I’ve always been faced with a dilemma when evaluating databases for new projects. In otak, I had no issues using Access as I wanted to write up something quickly, and it worked. However I’ve at the back of my mind kept in mind that Access isn’t exactly a fantastic database to use when otak grows up. Also, it isn’t ideal to keep using Access because:
1. It’s fading, and fading fast. Microsoft is preferring MS SQL Express instead.
2. Built in support for Jet is also going away, so one cannot take for granted every machine has Jet support there. This of course takes away Access’s initial attraction in the first place – to enable the developer to whip up an application with Access with minimal installation dependency worries.
3. Since we’re going to need to bundle drivers for Access, we might as well look at other more powerful databases out there.
My journey to find an Access replacement was fraught with many challenges. The first was how the heck to get started in the first place? I knew I wanted a database that is self-contained in a file. I know I wanted it to be free, open source, or whatever, as long as it doesn’t restrict my using it in any applications I choose to write, whether it is freeware or commercial. I don’t need a bigass relational database with boatload of features I don’t use, and I sure as heck don’t want users to have to install it first (ala SQL Server). And most importantly, that I can use it in .NET/Java. More for .NET, really.
It took me damn long to find out that the proper term for the database with these requirements is embedded database. It doesn’t help that Access isn’t exactly an embedded database, it simply could be used as one.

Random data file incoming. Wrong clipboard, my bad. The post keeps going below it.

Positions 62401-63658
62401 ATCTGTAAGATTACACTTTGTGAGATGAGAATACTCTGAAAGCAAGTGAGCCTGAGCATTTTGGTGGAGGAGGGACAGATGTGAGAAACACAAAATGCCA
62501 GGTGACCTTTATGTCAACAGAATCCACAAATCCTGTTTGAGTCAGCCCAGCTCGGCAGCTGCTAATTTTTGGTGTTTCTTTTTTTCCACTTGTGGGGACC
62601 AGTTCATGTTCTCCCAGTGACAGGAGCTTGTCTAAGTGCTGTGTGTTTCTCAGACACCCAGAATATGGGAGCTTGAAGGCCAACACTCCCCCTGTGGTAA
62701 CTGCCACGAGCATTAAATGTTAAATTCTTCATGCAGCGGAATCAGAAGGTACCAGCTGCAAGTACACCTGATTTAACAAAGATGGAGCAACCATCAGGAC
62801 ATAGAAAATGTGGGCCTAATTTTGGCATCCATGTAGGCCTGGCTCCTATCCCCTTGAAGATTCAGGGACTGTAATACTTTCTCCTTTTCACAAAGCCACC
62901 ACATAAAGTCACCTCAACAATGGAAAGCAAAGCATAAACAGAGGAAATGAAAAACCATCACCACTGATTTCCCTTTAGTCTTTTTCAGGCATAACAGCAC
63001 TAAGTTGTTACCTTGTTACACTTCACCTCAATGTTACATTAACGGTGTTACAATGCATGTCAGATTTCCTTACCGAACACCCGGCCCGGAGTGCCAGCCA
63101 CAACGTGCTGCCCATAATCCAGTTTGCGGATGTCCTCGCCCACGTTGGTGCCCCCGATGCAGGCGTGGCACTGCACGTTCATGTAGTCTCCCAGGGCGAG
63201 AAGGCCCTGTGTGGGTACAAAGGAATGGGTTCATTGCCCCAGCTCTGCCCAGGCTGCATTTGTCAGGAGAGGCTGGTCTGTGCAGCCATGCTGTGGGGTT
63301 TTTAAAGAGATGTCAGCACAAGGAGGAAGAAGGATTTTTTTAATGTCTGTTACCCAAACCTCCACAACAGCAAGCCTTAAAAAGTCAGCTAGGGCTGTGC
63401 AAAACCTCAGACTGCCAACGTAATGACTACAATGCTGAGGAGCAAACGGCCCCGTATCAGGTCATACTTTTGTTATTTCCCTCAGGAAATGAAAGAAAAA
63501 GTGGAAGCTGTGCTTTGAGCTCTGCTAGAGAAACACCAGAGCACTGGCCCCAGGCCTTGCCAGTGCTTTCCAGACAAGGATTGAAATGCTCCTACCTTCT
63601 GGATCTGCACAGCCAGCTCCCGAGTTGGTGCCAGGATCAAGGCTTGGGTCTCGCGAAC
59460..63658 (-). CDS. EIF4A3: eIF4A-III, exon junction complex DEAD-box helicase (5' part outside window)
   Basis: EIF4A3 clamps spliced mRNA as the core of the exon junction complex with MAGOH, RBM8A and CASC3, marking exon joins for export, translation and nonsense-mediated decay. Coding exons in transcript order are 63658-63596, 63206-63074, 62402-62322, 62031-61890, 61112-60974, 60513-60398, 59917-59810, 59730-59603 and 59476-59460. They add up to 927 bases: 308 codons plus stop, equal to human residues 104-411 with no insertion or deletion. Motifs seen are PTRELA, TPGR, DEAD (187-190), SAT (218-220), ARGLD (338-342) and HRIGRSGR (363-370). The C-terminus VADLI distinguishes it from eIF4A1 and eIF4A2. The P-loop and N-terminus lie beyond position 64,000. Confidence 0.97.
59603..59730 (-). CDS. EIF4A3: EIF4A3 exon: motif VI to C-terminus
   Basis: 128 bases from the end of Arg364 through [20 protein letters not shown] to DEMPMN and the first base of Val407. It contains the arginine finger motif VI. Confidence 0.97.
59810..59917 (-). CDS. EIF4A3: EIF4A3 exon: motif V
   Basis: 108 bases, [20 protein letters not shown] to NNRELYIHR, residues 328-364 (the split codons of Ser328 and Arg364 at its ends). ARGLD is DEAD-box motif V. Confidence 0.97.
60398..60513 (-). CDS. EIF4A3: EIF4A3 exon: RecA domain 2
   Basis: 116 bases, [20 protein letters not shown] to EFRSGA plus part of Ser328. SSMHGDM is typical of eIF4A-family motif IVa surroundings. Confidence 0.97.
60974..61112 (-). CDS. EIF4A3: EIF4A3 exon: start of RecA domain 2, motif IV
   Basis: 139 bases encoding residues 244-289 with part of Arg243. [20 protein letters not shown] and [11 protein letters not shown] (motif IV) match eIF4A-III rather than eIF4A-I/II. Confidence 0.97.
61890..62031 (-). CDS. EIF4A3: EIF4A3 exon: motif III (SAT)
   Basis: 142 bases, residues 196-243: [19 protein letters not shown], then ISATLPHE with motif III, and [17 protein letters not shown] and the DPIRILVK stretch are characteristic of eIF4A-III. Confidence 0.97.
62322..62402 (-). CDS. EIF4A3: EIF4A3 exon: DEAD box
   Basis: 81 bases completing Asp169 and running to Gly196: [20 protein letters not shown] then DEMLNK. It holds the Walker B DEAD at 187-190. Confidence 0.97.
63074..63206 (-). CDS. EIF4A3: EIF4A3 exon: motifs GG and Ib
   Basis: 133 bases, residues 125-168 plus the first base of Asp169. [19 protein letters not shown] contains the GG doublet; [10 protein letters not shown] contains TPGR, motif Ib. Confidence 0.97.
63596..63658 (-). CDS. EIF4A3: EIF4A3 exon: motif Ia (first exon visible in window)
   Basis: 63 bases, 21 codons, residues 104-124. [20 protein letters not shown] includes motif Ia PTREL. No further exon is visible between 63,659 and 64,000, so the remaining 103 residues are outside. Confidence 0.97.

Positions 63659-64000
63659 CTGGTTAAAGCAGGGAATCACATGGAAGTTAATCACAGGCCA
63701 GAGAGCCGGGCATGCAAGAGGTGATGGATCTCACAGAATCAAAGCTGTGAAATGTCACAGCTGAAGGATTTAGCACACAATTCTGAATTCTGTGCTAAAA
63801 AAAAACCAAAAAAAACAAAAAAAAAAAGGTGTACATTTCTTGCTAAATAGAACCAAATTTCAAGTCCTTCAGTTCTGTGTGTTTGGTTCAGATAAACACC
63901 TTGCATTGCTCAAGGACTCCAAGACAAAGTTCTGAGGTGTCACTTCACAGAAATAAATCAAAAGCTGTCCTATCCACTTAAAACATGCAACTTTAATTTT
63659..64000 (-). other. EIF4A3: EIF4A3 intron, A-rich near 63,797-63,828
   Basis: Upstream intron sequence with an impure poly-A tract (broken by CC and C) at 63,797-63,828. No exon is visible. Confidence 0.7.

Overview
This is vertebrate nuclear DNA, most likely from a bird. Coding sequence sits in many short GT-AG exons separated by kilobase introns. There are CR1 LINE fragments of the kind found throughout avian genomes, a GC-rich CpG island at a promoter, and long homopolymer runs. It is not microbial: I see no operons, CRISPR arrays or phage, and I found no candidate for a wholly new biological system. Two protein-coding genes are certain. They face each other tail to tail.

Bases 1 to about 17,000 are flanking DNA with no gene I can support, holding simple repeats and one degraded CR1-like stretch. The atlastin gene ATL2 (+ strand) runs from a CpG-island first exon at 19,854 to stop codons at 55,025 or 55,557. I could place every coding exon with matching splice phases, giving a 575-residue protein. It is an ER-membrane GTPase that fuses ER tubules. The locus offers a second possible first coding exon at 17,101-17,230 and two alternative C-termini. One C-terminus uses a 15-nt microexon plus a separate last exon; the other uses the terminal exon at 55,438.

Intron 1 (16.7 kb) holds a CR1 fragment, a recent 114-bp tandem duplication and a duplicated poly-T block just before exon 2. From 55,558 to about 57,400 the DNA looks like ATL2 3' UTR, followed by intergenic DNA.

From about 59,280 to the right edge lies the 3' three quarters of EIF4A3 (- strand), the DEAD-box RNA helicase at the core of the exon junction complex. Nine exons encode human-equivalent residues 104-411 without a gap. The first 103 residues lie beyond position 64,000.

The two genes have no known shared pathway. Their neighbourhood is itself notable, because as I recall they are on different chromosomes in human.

I’ve been evaluating databases for a while now for my personal projects (on and off I must admit), but as I force myself to transition to .NET. I know that I want to start with small projects that have minimal database requirement, for which requiring my users to install SQL Server or even MySQL would be an overkill.
So I’m happy to report that I have found a seemingly perfect solution to my problem: using Firebird as an embedded database. It can be used for .NET, so I’m happy.
I’ll have to play with it awhile first, before I fully give it my endorsement. But from the specs it looks just like what the doctor ordered.
Btw, if ever there was a requirement to use a full fledged database, I’d actually go with SQL Server, or MySQL. I think it makes good business sense to support SQL Server, as many enterprises would have that installed already, and forcing them to use MySQL would not be very attractive.
However, for users who are on a budget, having the option to allow them to use MySQL is perfect.
Anyway, I digress. The application I have in mind will be commercial (but it’ll be cheap), and a quick project. So that’s why Firebird will come in handy.